# Prolog LanguageMonotonicity

Monotonic predicates can be debugged by applying declarative reasoning.

In pure Prolog, a programming mistake can lead to one or all of the following phenomena:

1. the predicate incorrectly succeeds in a case where it should fail
2. the predicate incorrectly fails in a case where it should succeed
3. the predicate unexpectedly loops where it should only produce a finite set of answers.

As an example, consider how we can debug case (2) by declarative reasoning: We can systematically remove goals of the predicate's clauses and see if the query still fails. In monotonic code, removing goals can at most make the resulting program more general. Hence, we can pinpoint errors by seeing which of the goals leads to the unexpected failure.

## Examples of monotonic predicates

Examples of monotonic predicates are:

• unification with `(=)/2` or `unify_with_occurs_check/2`
• `dif/2`, expressing disequality of terms
• CLP(FD) constraints like `(#=)/2` and `(#>)/2`, using a monotonic execution mode.

Prolog predicates that only use monotonic goals are themselves monotonic.

Monotonic predicates allow for declarative reasoning:

1. Adding a constraint (i.e., a goal) to a query can at most reduce, never extend, the set of solutions.
2. Removing a goal of such predicates can at most extend, never reduce, the set of solutions.

## Non-monotonic predicates

Here are examples of predicates that are not monotonic:

• meta-logical predicates like `var/1`, `integer/1` etc.
• term comparison predicates like `(@<)/2` and `(@>=)/2`
• predicates that use `!/0`, `(\+)/1` and other constructs that break monotonicity
• all-solutions predicates like `findall/3` and `setof/3`.

If these predicates are used, then adding goals can lead to more solutions, which runs counter to the important declarative property known from logic that adding constraints can at most reduce, never extend, the set of solutions.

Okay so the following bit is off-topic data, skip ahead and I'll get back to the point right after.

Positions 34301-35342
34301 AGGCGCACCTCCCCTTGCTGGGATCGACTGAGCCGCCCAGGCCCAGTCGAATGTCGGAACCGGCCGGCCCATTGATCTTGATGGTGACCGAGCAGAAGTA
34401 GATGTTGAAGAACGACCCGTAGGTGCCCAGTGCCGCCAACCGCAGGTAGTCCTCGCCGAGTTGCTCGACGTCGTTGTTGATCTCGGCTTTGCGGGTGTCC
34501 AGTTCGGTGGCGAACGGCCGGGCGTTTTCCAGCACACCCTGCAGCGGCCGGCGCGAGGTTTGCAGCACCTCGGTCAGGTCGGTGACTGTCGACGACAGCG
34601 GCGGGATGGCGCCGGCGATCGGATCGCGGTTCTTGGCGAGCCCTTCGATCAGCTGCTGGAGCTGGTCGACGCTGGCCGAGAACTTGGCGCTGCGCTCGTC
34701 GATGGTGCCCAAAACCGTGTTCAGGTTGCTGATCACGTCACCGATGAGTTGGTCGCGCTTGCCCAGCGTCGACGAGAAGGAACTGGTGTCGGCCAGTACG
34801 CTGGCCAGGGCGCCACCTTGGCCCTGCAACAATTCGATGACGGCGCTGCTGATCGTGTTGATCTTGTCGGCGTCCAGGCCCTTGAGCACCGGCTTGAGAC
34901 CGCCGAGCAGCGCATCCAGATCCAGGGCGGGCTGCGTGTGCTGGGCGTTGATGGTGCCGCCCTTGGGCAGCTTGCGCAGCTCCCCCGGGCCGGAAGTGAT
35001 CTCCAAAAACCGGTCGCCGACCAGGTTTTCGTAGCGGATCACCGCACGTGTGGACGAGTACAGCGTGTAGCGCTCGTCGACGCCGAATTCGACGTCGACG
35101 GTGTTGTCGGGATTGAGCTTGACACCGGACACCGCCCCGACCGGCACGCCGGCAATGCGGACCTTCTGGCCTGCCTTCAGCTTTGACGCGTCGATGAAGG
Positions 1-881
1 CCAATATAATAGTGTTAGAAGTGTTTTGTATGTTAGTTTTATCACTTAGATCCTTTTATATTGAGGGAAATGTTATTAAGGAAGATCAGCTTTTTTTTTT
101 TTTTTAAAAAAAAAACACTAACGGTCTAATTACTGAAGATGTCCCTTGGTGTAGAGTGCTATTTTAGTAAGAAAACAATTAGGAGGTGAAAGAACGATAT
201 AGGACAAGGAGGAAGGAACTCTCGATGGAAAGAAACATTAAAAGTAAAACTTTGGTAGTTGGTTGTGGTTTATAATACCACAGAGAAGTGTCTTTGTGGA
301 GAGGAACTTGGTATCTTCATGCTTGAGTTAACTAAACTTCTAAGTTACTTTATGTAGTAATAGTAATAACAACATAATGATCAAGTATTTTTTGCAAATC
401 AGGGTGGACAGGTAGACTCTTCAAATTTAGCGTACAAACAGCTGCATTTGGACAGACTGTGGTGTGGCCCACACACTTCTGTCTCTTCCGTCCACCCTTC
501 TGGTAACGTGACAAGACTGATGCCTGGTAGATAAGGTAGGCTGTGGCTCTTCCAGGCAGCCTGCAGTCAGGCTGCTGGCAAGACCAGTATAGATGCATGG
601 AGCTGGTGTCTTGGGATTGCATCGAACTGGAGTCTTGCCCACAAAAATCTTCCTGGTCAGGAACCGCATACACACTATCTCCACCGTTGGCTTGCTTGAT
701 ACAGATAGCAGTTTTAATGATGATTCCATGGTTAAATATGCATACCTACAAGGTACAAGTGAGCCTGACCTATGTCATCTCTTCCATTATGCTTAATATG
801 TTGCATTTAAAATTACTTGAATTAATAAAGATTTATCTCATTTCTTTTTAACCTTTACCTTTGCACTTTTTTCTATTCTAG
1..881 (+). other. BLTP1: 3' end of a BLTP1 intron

As a consequence, other properties that we rely for declarative debugging and other reasoning are also broken. For example, non-monotonic predicates break the fundamental notion of commutativity of conjunction known from first-order logic. The following example illustrates this:

``````?- var(X), X = a.
X = a.

?- X = a, var(X).
false.
``````

All-solutions predicates like `findall/3` also break monotonicity: Adding clauses can lead to the failure of goals that previously had held. This also runs counter to montonicity as known from first-order logic, where adding facts can at most increase, never reduce the set of consequences.

## Monotonic alternatives for non-monotonic constructs

Here are examples of how to use monotonic predicates instead of impure, non-monotonic constructs in your programs:

• `dif/2` is meant to be used instead of non-monotonic constructs like `(\=)/2`
• arithmetic constraints (CLP(FD), CLP(Q) and others) are meant to be used instead of moded arithmetic predicates
• `!/0` almost always leads to non-monotonic programs and should be avoided entirely.
• instantiation errors can be raised in situations where you cannot make a sound decision at this point in time.

## Combining monotonicity with efficiency

It is sometimes argued that, for the sake of efficiency, we must accept the use of non-monotonic constructs in real-world Prolog programs.

There is no evidence for this. Recent research indicates that the pure monotonic subset of Prolog may not only be sufficient to express most real-world programs, but also acceptably efficient in practice. A construct that has recently been discovered and encourages this view is `if_/3`: It combines monotonicity with a reduction of choice points. See Indexing dif/2.

For example, code of the form:

```pred(L, Ls) :-
condition(L),
then(Ls).
pred(L, Ls) :-
\+ condition(L),
else(Ls).
```

Can be written with `if_/3` as:

```pred(L, Ls) :-
if_(condition(L),
then(Ls),
else(Ls)).
```

and combines monotonicity with determinism.